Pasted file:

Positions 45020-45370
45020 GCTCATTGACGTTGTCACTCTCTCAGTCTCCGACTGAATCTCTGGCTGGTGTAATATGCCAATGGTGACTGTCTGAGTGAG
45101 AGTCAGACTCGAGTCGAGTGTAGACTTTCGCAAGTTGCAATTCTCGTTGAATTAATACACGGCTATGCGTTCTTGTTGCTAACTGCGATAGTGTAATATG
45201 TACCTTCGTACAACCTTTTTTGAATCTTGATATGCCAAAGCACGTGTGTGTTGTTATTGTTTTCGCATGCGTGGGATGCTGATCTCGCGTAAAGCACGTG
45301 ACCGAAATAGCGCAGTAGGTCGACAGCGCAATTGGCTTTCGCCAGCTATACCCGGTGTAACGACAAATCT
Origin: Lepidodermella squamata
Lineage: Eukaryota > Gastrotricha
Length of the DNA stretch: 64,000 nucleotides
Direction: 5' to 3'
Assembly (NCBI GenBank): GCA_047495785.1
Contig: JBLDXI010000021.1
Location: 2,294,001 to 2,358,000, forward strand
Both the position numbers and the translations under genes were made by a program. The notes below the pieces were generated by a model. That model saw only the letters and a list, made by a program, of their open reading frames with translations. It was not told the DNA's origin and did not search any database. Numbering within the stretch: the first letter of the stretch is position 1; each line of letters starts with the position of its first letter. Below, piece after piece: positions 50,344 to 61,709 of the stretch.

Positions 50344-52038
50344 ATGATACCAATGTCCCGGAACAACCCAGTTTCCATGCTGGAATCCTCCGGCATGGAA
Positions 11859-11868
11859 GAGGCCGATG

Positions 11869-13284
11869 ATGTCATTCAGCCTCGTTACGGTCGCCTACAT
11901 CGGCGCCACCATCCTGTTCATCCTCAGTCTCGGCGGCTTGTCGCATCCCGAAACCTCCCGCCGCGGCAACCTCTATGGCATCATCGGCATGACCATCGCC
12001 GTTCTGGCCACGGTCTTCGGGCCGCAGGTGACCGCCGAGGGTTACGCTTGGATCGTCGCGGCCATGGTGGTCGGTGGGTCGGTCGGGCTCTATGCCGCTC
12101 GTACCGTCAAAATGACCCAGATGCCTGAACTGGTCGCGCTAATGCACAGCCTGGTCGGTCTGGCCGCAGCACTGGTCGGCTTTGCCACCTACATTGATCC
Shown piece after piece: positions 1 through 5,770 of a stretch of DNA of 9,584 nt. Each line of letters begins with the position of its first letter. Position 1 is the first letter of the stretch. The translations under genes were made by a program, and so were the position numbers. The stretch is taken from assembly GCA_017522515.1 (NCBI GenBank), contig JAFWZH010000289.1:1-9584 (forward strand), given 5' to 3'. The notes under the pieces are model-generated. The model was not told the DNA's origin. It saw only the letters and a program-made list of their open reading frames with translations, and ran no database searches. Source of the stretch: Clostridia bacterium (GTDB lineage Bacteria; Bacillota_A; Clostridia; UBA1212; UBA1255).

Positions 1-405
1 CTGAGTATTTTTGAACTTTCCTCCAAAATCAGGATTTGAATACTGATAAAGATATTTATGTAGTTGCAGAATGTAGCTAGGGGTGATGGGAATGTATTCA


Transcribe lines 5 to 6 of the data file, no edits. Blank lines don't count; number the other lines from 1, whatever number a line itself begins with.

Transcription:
45301 ACCGAAATAGCGCAGTAGGTCGACAGCGCAATTGGCTTTCGCCAGCTATACCCGGTGTAACGACAAATCT
Origin: Lepidodermella squamata